Sunday, August 4 at 3:00 PM – George Boudreau: "Remembering Material Worlds: The Stuff and Spaces of Interpreting Early America.” Physical objects can expand our comprehension of how people lived, worked, and thought during the colonial and early national periods. George Boudreau, Senior Research Associate at the McNeil Center for Early American Studies and a three-time David Library Fellow, is co-editor of A Material World: Culture, Society, and the Life of Things in Early Anglo-America, a new volume of essays on material culture by leading scholars from various disciplines.  In his lecture, he will discuss the global movement of commodities, the power of memory objects, and how possessions indicated personal power in early America.

Thursday, August 8 at 7:30 PM – Mary V. Thompson: “’The Only Unavoidable Subject of Regret’: Slavery at George Washington’s Mount Vernon.” George Washington has been the subject of thousands of books since his death in 1799, but very few have touched the role that slavery played in his life.  Even fewer have dealt with the 600 to 700 enslaved people whose lives were controlled by him.  Mary V. Thompson, historian at Mount Vernon, will examine both of these issues, and reveal a number of little-known and difficult stories.

Friday, September 13 at 7:30 PM   - Matthew Costello: “The Founding Generation and their Spirits:  How Consumption Shaped American Politics and the Presidency.” The Senior Historian of the White House Historical Association will describe how alcoholic beverages played a pivotal role in the founding of the United States and the defining of its institutions. Beer, hard cider, wine, and champagne were used in a variety of ways for different reasons -- even on Election Day to bolster voter turnout. In colonial taverns, intoxicants provided “liquid courage” to debate independence, and during the Revolutionary War, soldiers were provided with rations of alcohol to maintain morale. President Washington and his successors were shaped by these patterns of consumption, and their experiences molded presidential hospitality during the Early Republic.

Tuesday, September 24 at 7:30 PM  - Paul Finkelman: “Supreme Injustice:  The Proslavery Jurisprudence of John Marshall and the Legacy of the American Revolution.” We’ll observe the 264th anniversary of the birth of John Marshall, the fourth Chief Justice of the Supreme Court, with a talk by Paul Finkelman, President of Gratz College, and author of Supreme Injustice: Slavery in the Nation’s Highest Court. John Marshall was a Young Man of the Revolution, serving for most of the war in a number of states, rising to the rank a captain under Washington’s command.  As the problem of slavery bedeviled the nation, Marshall aggressively acquired hundreds of slaves along with more than 200,000 acres of land.  This lecture explores how Marshall’s commitment to slavery, his deep hostility to free blacks, and his lifelong investment in slaves dovetailed with a jurisprudence (which has been mostly unexplored) that was surprisingly and sometimes even shockingly proslavery.

Tuesday, October 10 at 7:30 PM – Sara Georgini: “The Providence of John and Abigail Adams.” Reflecting on his past, President John Adams mused that it was religion that shaped his family’s fortunes and young America’s future. Globetrotters who chronicled their religious journeys extensively, John and wife Abigail developed a cosmopolitan Christianity that blended discovery and criticism, faith and doubt. Sara Georgini, series editor for The Papers of John Adams at the Massachusetts Historical Society and author of Household Gods: The Religious Lives of the Adams Family, will demonstrate how pivotal Christianity was in shaping the family life of the Adamses as America formed as a nation.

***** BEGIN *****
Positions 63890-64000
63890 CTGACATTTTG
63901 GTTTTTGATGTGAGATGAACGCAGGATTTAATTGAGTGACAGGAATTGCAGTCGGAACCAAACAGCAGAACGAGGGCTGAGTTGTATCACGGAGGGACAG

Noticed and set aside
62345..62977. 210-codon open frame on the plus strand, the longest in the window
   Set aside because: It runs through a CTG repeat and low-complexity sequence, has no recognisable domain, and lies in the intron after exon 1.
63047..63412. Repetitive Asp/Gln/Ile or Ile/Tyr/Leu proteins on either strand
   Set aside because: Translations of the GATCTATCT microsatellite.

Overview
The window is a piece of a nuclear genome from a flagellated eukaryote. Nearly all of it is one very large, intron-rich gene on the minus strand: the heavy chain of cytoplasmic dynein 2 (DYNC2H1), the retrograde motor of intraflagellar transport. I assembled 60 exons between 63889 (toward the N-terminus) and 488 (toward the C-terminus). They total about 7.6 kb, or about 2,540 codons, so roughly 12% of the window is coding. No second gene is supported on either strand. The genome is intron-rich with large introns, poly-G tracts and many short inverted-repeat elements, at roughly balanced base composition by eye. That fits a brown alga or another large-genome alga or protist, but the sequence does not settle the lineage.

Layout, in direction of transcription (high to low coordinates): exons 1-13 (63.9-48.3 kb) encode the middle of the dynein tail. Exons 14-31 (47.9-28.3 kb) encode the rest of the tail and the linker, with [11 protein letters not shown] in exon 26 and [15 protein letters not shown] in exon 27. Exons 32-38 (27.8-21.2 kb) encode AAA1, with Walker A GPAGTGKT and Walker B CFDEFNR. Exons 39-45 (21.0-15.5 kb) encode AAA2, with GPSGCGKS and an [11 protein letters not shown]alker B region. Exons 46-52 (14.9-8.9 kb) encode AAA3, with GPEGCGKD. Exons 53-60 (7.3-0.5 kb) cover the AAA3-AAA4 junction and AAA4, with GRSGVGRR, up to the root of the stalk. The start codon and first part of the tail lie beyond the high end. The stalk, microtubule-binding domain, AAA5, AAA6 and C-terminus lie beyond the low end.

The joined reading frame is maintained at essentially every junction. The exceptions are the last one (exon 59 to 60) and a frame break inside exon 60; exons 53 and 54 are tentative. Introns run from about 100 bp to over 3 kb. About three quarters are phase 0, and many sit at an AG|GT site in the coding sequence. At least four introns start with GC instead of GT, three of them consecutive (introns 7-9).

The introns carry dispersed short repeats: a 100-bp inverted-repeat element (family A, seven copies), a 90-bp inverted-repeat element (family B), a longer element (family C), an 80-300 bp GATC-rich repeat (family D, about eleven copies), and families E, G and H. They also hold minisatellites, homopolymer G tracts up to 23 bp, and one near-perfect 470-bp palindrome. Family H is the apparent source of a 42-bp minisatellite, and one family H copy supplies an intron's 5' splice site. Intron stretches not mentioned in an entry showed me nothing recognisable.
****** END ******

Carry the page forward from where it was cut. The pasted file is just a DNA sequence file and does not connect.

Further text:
Tuesday, October 22 at 7:30 PM – John Gilbert McCurdy: “Quartering the British Army in Revolutionary America.” In the decades before the Revolution, British soldiers were a common sight in America. They lived in private houses in Trenton, marched up Broadway in New York, and came to blows in Boston. What was it like to live in this world? Drawing on his new book, Quarters: The Accommodation of the British Army and the Coming of the American Revolution, John Gilbert McCurdy will explain how the colonists made room for redcoats by reimagining places like home, city, and empire. They insisted on a right to privacy in their houses and civilian control of troops stationed in their cities, both of which they achieved through the Quartering Act. Professor McCurdy will also explore how protests by the Sons of Liberty and events like the Boston Massacre caused the civilian-martial comity to unravel.

Co-Presentation With the Delaware Greenway Partnership

Thursday, October 17 at 7:30 PM - Robert McCracken Peck: “Ordering the Cosmos: Charles Willson Peale and the Philadelphia Museum.” In 1790, Charles Willson Peale announced to the citizens of Philadelphia that he was prepared to open a museum of "objects of natural history and things useful and curious" which he hoped might one day be recognized as a cultural and scientific repository for the nation.  It was to represent the culmination of a long and distinguished career in art and science that made Peale one of the most remarkably versatile figures of his age.  Peale's Philadelphia Museum, which flourished well into the 19th century, began its focus on the flora and fauna of the Delaware Valley, but quickly expanded to include other parts of the country and ultimately objects from around the world.   It set standards for museums that are still applicable today.  Using images of Peale's remarkable collections of paintings and artifacts, naturalist and historian Robert Peck will discuss Peale's seminal contributions to American art and science and place his museum in its broader cultural, artistic and scientific context.